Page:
William Rafael | Shoemaker
Carlos Picado, Bryan Guerrero & Nestor Gonzalez
| Carpet washers
Concepción Gonzalez | Florist
Rubén Morales | Zipper machine operator
In the age of an acutely confrontational style in Washington, D.C., and the rising threat of racially oriented federal policies, I’ve come to see a glaring discrepancy in President Trump’s rhetoric that hits home for me, literally, figuratively – and glaringly so – as a native Angeleno.
Most prominently realized through the administration’s immigration policies, President Trump has revealed, time and again, an unapologetic myopia concerning his personal views on race, all but inviting critics to interpret his campaign slogan, “Make America Great Again,” as a codified reset of what he really appears to want, which is to “Make America White Again.”
Walking and driving every day in Los Angeles, I look around and see an economically thriving microcosm of multi-racial immigrant America. At the same time, Trump, generous with his praise of working class Americans, is quick to denigrate immigrants who are also of the working class, but happen to be, by and large, non-whites.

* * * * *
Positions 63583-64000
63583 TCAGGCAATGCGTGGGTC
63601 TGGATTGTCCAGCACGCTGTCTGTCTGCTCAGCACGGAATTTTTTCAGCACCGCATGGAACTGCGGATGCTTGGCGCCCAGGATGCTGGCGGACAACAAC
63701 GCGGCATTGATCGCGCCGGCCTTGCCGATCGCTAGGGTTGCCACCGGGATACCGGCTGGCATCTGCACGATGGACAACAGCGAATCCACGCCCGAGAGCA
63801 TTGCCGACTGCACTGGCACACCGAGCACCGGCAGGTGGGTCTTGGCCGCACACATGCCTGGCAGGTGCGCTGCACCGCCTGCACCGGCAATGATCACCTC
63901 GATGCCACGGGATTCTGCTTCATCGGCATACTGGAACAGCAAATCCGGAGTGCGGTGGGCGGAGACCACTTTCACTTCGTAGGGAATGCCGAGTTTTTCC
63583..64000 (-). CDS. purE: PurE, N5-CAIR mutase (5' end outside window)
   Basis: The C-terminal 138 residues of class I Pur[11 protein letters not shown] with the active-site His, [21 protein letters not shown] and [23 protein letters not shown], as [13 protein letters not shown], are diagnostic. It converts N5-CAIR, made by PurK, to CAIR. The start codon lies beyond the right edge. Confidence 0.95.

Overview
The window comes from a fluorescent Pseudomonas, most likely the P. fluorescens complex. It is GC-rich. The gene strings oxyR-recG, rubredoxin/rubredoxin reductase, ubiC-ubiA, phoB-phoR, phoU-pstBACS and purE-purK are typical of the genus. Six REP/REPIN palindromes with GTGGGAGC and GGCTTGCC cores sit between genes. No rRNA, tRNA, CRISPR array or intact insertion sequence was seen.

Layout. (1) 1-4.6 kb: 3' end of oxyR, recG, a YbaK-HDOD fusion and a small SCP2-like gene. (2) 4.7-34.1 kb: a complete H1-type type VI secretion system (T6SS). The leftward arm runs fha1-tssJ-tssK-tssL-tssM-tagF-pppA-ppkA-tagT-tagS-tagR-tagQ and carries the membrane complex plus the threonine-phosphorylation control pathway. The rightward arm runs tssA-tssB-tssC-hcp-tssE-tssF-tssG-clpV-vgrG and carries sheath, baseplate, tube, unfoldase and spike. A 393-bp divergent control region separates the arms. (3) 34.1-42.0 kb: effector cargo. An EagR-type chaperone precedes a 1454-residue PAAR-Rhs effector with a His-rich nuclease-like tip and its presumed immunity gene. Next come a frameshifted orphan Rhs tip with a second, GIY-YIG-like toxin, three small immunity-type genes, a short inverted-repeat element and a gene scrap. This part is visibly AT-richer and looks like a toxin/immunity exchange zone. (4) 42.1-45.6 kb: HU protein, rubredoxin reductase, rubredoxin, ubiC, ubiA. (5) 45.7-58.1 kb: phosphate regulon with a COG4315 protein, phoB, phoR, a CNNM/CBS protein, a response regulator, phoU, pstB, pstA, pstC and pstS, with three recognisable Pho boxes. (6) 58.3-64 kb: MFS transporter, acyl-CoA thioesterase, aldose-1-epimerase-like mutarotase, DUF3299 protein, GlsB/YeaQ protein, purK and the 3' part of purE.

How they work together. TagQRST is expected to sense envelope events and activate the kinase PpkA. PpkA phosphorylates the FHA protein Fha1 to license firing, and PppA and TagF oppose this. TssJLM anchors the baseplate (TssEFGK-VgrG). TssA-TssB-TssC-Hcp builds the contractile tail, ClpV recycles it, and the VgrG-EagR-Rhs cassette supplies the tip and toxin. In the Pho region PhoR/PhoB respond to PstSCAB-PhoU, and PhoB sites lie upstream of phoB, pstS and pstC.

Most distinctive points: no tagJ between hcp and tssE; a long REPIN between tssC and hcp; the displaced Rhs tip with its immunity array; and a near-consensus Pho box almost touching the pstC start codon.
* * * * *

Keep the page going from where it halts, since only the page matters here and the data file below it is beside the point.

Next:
This project is a photographic response to that dichotomy. Immigrants thrive in this country with a variety of skills, but often, given their backstories of marginalization and the demands of survival in a modern society, they gravitate towards the “small trades” – many of them taking on the same jobs that Eugène Atget, August Sander, and Irving Penn documented in their seminal bodies of work.
Through diligence, creativity and entrepreneurial spirit these new Americans seek a chance to better their lives and the lives of their children through the universally acknowledged mandate of rolling up their sleeves and going to work. In homage to Atget’s Parisian portraits, Sander’s “People of the 20th Century” and Penn’s daylight studio work, I felt it necessary to provide non-anonymous documentation of some of the workers who’s grace and grit are on display every day in Los Angeles.
Through their labor and economic contribution, the small trades men and women, who have generously agreed to be my subjects here, are earning their paths forward. None are asking for a free ride.
Gevorg Tevanyan | Shoemaker
Young Ae Jung | Tailor
Cesar Sentillan Useda | Framer
Alexander Choi | Outdoor equipment repairman
Evangelina Mendez | Zipper machine operator
Mario Rosales | Baker
Miguel Pu Ixcotoyac | Outdoor equipment repairman
Jesus Sera | Dishwasher
Everardo Avelar | Caner
Erick Rabanales | Vacuum repairman
Thomas Parsighian | Shoemaker
Alejandro García | Baker
Oscar Dominguez | Locksmith
Antonio Murillo | Zipper painter
Pascual Olmos | Cane weaver
Veronica Mateo & Ermelinda Rodriguez | Zipper cutters